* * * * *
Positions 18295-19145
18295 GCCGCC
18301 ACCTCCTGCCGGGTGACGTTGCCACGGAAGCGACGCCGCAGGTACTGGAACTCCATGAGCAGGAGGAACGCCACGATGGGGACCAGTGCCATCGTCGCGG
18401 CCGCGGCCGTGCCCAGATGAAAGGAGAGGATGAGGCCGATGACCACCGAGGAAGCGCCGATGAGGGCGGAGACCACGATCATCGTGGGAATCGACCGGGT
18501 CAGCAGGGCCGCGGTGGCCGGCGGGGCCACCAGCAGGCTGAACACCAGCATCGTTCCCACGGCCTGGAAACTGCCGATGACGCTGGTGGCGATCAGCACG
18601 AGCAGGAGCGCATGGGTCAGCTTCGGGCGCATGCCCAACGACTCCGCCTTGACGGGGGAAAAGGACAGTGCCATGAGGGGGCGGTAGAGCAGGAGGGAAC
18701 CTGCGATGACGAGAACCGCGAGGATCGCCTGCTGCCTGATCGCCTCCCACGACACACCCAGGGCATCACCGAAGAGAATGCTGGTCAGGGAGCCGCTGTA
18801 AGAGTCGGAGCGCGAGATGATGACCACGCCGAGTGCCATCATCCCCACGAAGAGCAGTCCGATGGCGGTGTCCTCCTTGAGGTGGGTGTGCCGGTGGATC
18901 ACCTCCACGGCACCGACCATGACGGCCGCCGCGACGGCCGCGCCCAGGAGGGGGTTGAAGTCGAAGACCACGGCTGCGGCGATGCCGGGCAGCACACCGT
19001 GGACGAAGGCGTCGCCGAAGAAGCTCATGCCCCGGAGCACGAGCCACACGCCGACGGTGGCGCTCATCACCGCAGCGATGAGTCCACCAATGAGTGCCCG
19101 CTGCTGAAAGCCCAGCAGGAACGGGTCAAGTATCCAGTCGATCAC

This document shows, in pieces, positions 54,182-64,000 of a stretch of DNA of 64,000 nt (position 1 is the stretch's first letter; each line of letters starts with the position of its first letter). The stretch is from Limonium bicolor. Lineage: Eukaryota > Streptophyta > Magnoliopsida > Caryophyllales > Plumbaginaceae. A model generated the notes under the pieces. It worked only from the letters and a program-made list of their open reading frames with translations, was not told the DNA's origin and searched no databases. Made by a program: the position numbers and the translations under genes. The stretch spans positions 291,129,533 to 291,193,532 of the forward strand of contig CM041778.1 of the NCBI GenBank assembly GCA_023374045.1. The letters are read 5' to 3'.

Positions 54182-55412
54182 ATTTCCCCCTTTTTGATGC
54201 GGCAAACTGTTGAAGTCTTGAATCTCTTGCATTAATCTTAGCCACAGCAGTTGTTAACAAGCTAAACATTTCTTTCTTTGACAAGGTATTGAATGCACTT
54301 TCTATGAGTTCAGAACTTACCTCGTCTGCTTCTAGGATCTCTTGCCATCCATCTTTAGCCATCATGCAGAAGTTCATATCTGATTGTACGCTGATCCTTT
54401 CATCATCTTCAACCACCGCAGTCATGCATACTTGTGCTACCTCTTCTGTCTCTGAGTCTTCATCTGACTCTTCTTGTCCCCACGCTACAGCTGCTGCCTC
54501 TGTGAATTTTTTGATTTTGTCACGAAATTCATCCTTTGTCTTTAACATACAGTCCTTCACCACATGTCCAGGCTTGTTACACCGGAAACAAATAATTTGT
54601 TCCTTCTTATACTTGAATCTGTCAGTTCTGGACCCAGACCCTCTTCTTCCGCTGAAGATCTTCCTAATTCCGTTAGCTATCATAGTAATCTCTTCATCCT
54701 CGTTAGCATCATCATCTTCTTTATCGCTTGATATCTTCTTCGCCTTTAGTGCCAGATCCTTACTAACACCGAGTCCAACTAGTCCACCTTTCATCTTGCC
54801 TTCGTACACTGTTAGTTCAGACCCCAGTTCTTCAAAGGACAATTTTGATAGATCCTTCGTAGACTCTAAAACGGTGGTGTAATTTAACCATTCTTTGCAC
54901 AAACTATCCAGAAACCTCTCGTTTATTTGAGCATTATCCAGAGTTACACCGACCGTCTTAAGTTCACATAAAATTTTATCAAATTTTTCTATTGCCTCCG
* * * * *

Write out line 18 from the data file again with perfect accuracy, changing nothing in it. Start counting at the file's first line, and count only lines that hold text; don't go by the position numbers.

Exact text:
54501 TGTGAATTTTTTGATTTTGTCACGAAATTCATCCTTTGTCTTTAACATACAGTCCTTCACCACATGTCCAGGCTTGTTACACCGGAAACAAATAATTTGT